EU Commission, May 15, 2023
Economic activity is expected to grow by 2.4% in 2023. The output expansion is supported by a resilient labour market and the implementation of the Recovery and Resilience Plan (RRP). Head-line inflation averaged 9.3% in 2022 but is set to moderate to 2.4% by 2024 due to easing energy prices. While remaining negative, the general government balance deficit keeps shrinking on the back of improved revenue collection. Public debt is set to decline further.
|GDP growth (%, yoy)||5,9||2,4||1,9|
|Inflation (%, yoy)||9,3||4,2||2,4|
|General government balance (% of GDP)||-2,3||-1,3||-0,6|
|Gross public debt (% of GDP)||171,3||160,2||154,4|
|Current account balance (% of GDP)||-11,8||-9,2||-7,8|
Economic activity to slow down in 2023 and further moderate in 2024
Despite the energy crisis and associated inflationary pressures throughout the year, the Greek economy grew by 5.9% in 2022. Buoyant private consumption, significant investment activity, and the impetus provided by the rebound of tourism during the summer season contributed to the strong growth performance. Moreover, real GDP rose sizeably in the final quarter of 2022 despite widespread price pressures implying a significant carry-over effect for 2023.
Real GDP is forecast to expand by 2.4% this year on the back of both domestic and external demand. However, growth in private consumption is set to cool down significantly compared to the post-pandemic recovery last year, amid a loss in household real disposable income and a still negative savings rate. The ongoing implementation of the RRP is shifting from reforms towards investments and is thus set to sustain capital spending, notably in construction and to a lesser extent in equipment, partly offsetting the impact from tighter funding conditions. The full recovery of international tourism to pre-pandemic levels is set to bolster Greek exports. In line with moderating domestic demand, import growth is projected to ease. However, the trade deficit is expected to remain high despite falling energy prices and positive terms-of-trade effect.
In 2024, economic growth is projected at 1.9%, gradually converging to the longer-term growth potential. Investment is set to remain a key contributor to output growth, albeit at lower rates than in 2021-2023, while household spending is likely to be supported by a rise in real incomes.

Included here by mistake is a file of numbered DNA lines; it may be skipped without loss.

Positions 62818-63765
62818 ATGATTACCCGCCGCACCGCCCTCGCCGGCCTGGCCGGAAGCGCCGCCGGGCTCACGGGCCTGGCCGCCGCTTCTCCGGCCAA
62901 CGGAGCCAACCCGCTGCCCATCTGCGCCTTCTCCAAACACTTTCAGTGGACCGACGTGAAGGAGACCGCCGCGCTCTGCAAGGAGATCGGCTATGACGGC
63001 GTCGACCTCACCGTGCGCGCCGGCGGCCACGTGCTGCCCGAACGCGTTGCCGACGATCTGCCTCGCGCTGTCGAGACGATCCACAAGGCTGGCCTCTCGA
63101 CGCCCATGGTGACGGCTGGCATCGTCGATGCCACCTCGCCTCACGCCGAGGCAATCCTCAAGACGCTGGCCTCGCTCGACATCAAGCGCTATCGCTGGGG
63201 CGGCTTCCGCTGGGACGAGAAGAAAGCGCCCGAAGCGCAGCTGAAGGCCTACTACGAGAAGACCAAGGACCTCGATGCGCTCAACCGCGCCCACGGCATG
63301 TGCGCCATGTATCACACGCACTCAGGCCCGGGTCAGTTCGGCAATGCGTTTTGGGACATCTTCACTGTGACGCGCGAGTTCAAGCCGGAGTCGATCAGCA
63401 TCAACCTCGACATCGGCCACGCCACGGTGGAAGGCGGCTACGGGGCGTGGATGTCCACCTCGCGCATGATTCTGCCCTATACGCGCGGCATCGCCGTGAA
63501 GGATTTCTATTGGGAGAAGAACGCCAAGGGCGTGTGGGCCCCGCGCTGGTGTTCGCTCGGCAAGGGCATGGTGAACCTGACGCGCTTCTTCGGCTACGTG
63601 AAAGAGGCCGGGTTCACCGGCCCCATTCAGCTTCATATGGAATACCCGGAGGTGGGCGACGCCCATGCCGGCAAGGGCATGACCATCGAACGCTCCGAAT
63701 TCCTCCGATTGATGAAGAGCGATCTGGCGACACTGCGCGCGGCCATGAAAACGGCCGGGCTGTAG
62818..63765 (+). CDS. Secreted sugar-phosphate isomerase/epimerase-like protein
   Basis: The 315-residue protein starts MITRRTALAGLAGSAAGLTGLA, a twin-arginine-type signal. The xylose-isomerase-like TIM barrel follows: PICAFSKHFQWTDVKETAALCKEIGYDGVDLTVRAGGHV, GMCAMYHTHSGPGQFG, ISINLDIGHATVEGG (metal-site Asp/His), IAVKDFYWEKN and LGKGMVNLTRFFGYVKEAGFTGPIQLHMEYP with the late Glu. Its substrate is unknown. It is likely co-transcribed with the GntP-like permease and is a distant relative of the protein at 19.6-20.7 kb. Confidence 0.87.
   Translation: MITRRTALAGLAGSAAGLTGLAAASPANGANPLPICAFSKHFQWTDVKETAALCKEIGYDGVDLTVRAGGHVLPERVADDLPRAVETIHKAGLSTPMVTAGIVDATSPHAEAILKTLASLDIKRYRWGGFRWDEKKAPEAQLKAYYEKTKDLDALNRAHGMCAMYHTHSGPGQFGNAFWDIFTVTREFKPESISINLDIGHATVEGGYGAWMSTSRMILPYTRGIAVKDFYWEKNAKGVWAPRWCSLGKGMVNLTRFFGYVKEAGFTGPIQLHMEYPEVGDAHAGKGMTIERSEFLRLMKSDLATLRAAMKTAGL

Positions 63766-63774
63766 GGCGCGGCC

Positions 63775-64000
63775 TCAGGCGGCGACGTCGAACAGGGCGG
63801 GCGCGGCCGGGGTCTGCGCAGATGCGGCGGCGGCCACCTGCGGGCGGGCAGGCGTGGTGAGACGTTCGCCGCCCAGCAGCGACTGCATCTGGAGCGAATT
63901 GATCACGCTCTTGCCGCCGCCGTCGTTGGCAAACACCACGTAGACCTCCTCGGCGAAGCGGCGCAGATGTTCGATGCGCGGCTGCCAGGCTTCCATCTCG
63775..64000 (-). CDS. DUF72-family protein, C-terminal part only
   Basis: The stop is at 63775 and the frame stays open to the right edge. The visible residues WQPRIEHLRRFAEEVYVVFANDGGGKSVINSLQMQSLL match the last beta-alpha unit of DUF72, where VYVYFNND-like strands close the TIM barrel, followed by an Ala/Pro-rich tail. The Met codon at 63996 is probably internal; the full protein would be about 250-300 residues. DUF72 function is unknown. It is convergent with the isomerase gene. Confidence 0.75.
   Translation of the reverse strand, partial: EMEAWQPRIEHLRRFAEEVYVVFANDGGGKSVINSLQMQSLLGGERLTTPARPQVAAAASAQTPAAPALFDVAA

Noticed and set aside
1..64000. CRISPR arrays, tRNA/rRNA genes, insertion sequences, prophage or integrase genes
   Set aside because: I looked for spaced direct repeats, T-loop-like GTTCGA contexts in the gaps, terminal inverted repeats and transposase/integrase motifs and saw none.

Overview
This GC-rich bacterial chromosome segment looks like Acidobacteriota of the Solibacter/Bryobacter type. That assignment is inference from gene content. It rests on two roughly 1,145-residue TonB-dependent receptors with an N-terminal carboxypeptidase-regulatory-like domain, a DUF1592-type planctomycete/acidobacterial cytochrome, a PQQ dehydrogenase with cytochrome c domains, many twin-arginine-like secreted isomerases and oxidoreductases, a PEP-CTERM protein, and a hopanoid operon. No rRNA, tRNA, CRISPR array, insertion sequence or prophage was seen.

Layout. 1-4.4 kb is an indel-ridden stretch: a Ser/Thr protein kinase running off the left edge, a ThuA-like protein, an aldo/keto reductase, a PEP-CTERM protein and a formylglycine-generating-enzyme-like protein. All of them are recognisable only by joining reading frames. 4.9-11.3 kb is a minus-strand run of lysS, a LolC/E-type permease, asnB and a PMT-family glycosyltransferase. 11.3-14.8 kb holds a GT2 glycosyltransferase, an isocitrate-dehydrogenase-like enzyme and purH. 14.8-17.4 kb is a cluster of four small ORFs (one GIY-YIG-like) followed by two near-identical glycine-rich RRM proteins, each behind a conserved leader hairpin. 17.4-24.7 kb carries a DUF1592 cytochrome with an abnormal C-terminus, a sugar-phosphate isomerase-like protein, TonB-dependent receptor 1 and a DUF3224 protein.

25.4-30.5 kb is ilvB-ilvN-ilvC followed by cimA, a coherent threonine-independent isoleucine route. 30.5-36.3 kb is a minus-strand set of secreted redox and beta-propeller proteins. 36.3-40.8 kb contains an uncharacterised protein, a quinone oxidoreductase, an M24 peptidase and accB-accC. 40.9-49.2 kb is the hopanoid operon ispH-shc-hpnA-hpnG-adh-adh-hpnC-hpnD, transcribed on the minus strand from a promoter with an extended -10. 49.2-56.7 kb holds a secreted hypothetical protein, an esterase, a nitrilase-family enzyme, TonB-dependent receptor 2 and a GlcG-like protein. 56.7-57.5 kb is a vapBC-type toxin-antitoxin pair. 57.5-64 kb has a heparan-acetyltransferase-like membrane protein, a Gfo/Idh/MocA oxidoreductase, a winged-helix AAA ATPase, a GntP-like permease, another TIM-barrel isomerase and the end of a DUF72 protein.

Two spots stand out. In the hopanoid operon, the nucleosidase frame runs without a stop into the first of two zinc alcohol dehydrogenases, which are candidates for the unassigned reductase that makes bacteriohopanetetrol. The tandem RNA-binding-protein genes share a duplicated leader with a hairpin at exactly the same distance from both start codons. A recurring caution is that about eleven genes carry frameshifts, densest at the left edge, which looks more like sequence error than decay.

Resilient labour market amid increasing wage pressures
The labour market improved markedly in 2022 amid sustained job creation. Even as people continued to return to the labour market following the pandemic, implying a rising labour force, the unemployment rate fell to 12.5% and is set to decline to 11.8% by 2024. Despite the expected pick-up in nominal wage growth this year and next, real wage growth is not expected to turn positive before 2024.
Inflation to decelerate on the back of lower energy prices
Headline inflation averaged 9.3% in 2022 but declined to 6.3% by Q1-2023. Price pressures are expected to further moderate this year thanks to easing energy prices. Consumer prices are forecast to increase by 4.2% and 2.4% in 2023 and 2024 respectively. However, the lagged pass-through of high energy and food prices to services and non-energy industrial goods, which has become more visible since the last quarter of 2022, will push up core inflation in 2023. Despite a 9.4% increase in the minimum wage in April 2023, risks of a wage-price spiral appear contained. However, upside risks to the inflation outlook result from a more rapid wage adjustment that could feed into higher core inflation.
Return to primary surplus came earlier than expected
The general government deficit in 2022 turned out significantly lower than expected, reaching 2.3% of GDP compared to 4.1% of GDP forecast in autumn. The primary balance recorded a surplus of 0.1% of GDP. This improvement is primarily due to better-than-expected tax revenues, particularly from value-added tax and direct taxes.
Following the better-than-expected outcome in 2022, the general government deficit is forecast to shrink further to 1.3% in 2023. This can be mainly attributed to the phasing out of the remaining pandemic-related measures (which are estimated to have amounted to 1.5% of GDP in 2022) and to a significant reduction in the cost of the measures to mitigate the economic and social impact of high energy prices (from 2.5% of GDP in 2022 to 0.2% in 2023). At the same time, the growth of public wages and social benefits is expected to remain muted. The forecast also factors in two temporary measures introduced in response to inflationary pressures with an estimated fiscal cost of 0.3% of GDP: (a) a voucher of EUR 35 per month for the period February to July 2023 for households fulfilling certain income criteria and (b) a one-time pension bonus for pensioners whose pension is currently not indexed.
The general government deficit is expected to decrease further to 0.6% of GDP in 2024, implying a primary surplus of 2.5%. The improvement of the fiscal balance is driven by the phasing out of the remaining energy-related measures by 2024. Despite the planned reform of the wage bill with an estimated fiscal impact of 0.2% of GDP for 2024, public spending is expected to remain overall muted thereby improving the balance.
The public debt-to-GDP ratio declined sharply in 2022 largely driven by the increase in nominal GDP. The ratio is expected to decline further to 160.2% of GDP in 2023 and 154.4% in 2024, helped by primary surpluses and economic growth.
The fiscal outlook remains subject to upside and downside risks. In particular, downside risks stem from pending legal cases, most notably the litigation cases against the Public Properties Company (ETAD). On the upside, if the improvement in tax compliance continues, revenues could turn out higher than currently expected.